U.S. stocks rose on the first day of the fourth quarter after the U.S. and Canada reached a last-minute deal late Sunday to revise the North American Free Trade Agreement. Investors had been watching trade developments closely for weeks as the U.S. and China ramped up tariffs against each others’ goods and negotiations over Nafta were mired in uncertainty. The fact that the U.S. was able to forge agreements with other large trading partners in recent months -including the European Union, Mexico and now Canada – has helped alleviate investors’ fears about global trade. The Dow Jones Industrial Average rose 192.90 points, or 0.7%, to 26651.21, extending advances after posting its biggest one-quarter gain of the year. The S&P 500 climbed 10.61 points, or 0.4%, to 2924.59, stopping just short of its record, while the Nasdaq Composite fell 9.05 points, or 0.1%, to 8037.30, pressured by losses in a number of biotechnology stocks. Relief over Nafta helped lift shares of automobile makers and industrial conglomerates, which analysts have said look particularly vulnerable to a global trade conflict.
Meanwhile, gold prices ended lower to start October trade after bullion chalked up its sixth straight monthly loss. The yellow metal was knocked back to six-week lows in recent sessions as the ICE U.S. Dollar index revived its 2018 march higher, including a 0.2% increase in Monday dealings as markets kept tabs on the updated North American Free Trade Agreement deal. The gold bulls have to be discouraged “that news of a NAFTA deal has failed to provide the metals markets with classic physical buying off improving macroeconomic conditions,” analysts at Zaner Precious Metals, wrote in a daily note. December gold fell $4.50, or 0.4%, to settle at $1,191.70 an ounce after trading as low as $1,188.10. Prices, based on the most-active contracts, were down 0.4% for last week and down 0.9% for last month, FactSet data showed. Based on the most-active contract’s settlement of $1,254.50 on June 29, prices lost 4.6% for the third quarter.
IRON ORE: 68.40s + 0.29 (October contract)
U.S. crude prices rose to their first multiyear high in more than three months, the latest sign that bullish optimism is spreading throughout the oil market as investors anticipate supply shortages. Light, sweet crude for November delivery climbed $2.05, or 2.8%, to $75.30 a barrel on the New York Mercantile Exchange, hitting its highest level since November 2014 and posting a multyear peak for the first time since June 29. Brent crude, the global benchmark, added $2.25, or 2.7%, to $84.98 and is also at a nearly four-year high. Both benchmarks have climbed in three consecutive sessions, with traders increasingly betting that U.S. sanctions against Iran and lower output from producers such as Venezuela and Libya will cause supply deficits. With Iranian crude exports already falling, some analysts expect a further decline ahead of the Nov. 4 deadline for companies to stop buying oil from the Islamic Republic to comply with U.S. sanctions. Bets that large producers such as Saudi Arabia won’t be able to easily fill a supply gap have pushed both U.S. and global prices up about 25% for the year.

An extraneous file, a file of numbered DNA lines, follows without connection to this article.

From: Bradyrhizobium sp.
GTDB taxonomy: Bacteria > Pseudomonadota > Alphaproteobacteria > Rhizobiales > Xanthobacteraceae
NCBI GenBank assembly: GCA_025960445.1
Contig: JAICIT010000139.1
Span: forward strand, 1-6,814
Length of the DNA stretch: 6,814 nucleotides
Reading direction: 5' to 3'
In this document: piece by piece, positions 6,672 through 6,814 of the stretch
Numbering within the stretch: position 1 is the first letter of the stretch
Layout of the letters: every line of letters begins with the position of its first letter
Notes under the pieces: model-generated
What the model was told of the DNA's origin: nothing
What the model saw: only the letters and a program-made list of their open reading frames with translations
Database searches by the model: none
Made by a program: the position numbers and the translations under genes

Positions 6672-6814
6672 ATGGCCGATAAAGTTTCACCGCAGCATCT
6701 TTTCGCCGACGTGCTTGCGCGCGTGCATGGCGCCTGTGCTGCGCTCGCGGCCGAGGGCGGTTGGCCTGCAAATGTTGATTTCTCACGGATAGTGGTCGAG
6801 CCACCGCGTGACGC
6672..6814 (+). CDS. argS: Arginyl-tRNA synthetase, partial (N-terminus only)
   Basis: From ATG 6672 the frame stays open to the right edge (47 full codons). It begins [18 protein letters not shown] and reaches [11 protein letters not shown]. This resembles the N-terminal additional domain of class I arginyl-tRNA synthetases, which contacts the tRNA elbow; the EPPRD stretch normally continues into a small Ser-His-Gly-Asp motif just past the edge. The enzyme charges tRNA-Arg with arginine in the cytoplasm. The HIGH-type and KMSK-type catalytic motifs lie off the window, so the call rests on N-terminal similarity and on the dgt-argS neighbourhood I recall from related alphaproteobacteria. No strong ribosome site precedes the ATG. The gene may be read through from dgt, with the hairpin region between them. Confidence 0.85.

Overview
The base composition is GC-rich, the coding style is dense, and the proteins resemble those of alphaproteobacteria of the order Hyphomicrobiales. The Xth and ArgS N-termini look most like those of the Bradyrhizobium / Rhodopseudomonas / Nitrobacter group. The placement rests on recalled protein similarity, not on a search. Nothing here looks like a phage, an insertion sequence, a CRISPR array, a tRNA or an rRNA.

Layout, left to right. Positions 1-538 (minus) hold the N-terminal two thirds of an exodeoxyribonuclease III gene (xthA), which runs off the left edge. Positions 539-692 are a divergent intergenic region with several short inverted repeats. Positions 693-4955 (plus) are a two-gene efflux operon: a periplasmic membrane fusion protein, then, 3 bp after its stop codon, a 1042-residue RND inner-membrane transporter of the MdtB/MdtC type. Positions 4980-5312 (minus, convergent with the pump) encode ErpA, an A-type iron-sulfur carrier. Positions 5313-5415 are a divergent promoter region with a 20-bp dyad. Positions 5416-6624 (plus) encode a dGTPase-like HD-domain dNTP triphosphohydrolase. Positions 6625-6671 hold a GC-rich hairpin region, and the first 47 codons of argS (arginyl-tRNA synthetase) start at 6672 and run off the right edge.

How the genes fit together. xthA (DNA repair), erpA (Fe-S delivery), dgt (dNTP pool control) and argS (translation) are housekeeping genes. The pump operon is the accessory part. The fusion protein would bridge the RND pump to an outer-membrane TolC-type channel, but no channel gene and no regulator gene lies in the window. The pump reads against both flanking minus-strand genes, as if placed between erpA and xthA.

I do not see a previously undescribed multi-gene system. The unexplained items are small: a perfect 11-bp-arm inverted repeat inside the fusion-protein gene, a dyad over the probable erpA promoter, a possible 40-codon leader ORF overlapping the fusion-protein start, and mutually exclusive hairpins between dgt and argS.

The Canadian dollar powered ahead after Canada and the U.S. reached a last-minute deal on the North American Free Trade Agreement and as oil prices continued their climb. The pending agreement allows Canada to join the accord reached by Mexico and the U.S. in late August. The Canadian dollar took off on the news, with one dollar last buying C$1.2799 versus C$1.2911 late Friday in New York. The U.S. unit traded at its lowest versus the loonie, as the Canadian unit is widely known, since May 22, according to FactSet. The Mexican peso traded at its strongest level versus the dollar since early August but then retraced gains. The dollar fetched 18.724 pesos in recent trade, up from 18.7135 pesos late Friday in New York. The ICE U.S. Dollar Index, which measures the currency against a basket of six major rivals, was up 0.2% at 95.279. The dollar rose to Y113.95 against the Japanese yen from Y113.69 late Friday in New York. The euro traded at $1.1578, down from $1.1616 late Friday. The dollar was little changed versus major rivals after the Institute for Supply Management’s manufacturing index fell to 59.8% in September from 61.3%.
More Asian stock markets fell than gained to start the fourth quarter. Although there were holidays in Hong Kong and China, some other markets reacted to soft September economic data from China. Japan’s Nikkei rode a weaker yen to a 27-year closing high and trade worries were set aside in Taiwan as that market notched a 1-month best. The worst market was the Philippines’ benchmark, down 1% following September’s 7.4% slide, the most in two years. The Nikkei Stock Average rose 0.5% and Korea’s Kospi Index slipped 0.2%. Indian shares snapped three-session losses as a move by the central bank to ease liquidity boosted the sentiment. The S&P BSE Sensex rose 0.8% to 36526.14. Bank stocks led the gainers, with Yes Bank jumping 9.7%, while State Bank of India and ICICI Bank each climbed 3%. Gains in technology and auto stocks also helped. Major technology and financial stocks in Taiwan helped the island’s benchmark index outperform most others in the region to start the fourth quarter. The Taiex rose 0.4% to 11051.80, the highest close since Aug. 31. Lens maker Largan Precision, which slumped 23% in September for its worst month in seven years, rebounded 2.9%.